By Sophie Russo, VGIF UN Representative
The lack of gender statistics has long been an excuse not to act. Because quality evidence is needed to make the case for change and design effective policies, the Evidence and Data for Gender Equality Initiative (EDGE) was launched in Busan, South Korea, at the Fourth High Level Forum on Aid Effectiveness in November 2011. Four months later, at the occasion of the Commission on the Status of Women, UN Women and the Statistical Commission met on Friday March 2, 2012 to reflect on EDGE’s achievements and on the challenges ahead.
EDGE’s goals are to create a comprehensive database including disaggregated data on the three Es—education, employment and entrepreneurship—as well as to design international statistical standards. A set of indicators and definitions was determined by experts, which will eventually make gender data more easily comparable and useful. After the beginning of the second phase of EDGE’s development in March 2013, the new methodology and standards will be tested in 10 pilot countries. At the end of the process, gender statistics should be an integral part of national statistics, not mere ad hoc projects.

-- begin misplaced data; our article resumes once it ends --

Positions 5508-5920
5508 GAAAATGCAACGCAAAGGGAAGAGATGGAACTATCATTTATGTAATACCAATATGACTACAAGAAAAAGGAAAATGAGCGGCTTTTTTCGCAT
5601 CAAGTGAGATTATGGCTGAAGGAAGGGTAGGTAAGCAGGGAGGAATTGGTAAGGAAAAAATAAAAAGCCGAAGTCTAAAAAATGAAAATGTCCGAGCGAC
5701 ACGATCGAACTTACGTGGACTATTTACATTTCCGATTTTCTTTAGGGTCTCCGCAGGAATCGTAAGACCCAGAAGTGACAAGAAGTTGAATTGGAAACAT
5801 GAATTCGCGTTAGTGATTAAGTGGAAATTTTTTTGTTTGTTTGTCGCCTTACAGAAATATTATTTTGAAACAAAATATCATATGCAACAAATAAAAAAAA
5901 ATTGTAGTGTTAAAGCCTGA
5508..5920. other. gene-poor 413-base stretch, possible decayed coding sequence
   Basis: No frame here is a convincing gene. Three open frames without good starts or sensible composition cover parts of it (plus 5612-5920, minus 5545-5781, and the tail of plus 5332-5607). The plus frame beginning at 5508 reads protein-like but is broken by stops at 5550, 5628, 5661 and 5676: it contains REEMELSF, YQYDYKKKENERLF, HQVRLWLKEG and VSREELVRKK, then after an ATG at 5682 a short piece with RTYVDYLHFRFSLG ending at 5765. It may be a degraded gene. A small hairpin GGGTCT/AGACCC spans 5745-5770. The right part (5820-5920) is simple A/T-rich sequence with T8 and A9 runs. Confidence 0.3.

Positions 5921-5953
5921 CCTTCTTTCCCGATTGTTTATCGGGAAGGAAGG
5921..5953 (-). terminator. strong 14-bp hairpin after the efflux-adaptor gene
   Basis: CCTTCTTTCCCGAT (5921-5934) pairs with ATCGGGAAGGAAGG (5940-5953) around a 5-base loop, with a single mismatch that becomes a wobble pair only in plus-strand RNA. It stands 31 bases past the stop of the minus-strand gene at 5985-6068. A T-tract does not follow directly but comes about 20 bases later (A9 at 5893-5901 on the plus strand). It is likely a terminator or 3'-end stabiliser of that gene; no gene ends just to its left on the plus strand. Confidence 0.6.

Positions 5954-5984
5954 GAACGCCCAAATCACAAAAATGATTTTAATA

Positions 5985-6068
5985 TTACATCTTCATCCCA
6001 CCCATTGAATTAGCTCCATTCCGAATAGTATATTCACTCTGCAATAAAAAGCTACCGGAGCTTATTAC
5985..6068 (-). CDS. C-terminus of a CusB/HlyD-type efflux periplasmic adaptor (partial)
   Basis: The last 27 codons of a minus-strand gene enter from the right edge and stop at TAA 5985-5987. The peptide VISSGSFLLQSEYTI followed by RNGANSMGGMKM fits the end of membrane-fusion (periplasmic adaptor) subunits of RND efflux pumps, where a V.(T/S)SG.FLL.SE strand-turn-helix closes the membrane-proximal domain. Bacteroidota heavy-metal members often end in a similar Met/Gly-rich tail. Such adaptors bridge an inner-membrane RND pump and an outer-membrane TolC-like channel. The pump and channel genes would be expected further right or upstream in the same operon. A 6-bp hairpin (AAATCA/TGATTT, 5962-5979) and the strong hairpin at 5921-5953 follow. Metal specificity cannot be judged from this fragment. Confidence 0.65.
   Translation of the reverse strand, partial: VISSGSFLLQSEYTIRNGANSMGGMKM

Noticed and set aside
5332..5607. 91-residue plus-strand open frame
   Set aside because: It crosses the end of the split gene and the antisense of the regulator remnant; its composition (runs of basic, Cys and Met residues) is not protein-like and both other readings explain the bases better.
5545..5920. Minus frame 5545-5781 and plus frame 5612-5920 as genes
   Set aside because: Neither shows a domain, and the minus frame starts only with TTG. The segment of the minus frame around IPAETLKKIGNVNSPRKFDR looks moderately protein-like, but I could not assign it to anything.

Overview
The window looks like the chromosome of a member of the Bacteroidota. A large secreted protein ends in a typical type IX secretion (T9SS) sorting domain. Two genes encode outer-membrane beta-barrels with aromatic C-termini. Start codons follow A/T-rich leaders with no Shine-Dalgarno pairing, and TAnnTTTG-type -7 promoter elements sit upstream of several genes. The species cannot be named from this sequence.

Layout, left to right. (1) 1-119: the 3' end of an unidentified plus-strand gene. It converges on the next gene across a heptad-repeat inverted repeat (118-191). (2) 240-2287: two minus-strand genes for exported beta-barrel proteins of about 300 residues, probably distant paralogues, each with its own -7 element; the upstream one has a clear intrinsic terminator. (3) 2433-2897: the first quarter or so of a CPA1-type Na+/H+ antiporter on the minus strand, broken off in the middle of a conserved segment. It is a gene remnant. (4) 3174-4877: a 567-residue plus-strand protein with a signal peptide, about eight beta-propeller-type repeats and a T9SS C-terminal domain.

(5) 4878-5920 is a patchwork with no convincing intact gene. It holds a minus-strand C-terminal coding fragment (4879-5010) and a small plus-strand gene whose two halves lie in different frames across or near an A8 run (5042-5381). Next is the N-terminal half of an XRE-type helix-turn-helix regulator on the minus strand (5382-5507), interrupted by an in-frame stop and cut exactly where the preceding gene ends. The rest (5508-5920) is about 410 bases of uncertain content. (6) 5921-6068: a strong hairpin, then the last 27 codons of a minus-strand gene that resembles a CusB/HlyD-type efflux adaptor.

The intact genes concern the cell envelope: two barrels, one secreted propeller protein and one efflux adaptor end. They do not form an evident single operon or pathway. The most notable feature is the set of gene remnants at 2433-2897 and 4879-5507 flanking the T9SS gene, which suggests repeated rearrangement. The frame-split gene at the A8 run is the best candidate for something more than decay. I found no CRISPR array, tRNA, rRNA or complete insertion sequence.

Quite understandably, EDGE cannot do this work on its own. Officials are determined to work in partnership with the OECD, the World Bank, UN entities and UN member states. A steering committee composed of statistical experts from various institutions was established to share best practices and provide counseling on the initiative’s achievements. Indeed, EDGE promotes a model that values technical and financial cooperation.
But there are still challenges ahead. Systems of data collection and national statistical capacity need to be strengthened to produce more reliable data. To achieve this, EDGE will have to improve connections and the sharing of best practices at the national and international levels. Funding is also scarce, so UN Women and the Statistical Commission must focus their efforts on acquiring funding on the basis of the Busan plan. In addition, several members of the Commission raised the concern that testing the new method in only 10 pilot countries would not be sufficient.
As the Director of the World Bank’s Development Data Group, Shaida Badee underlined, there is no quick fix. But bridging today’s evidence gaps will contribute greatly to achieving the Busan Joint Action Plan for Gender Equality and Development.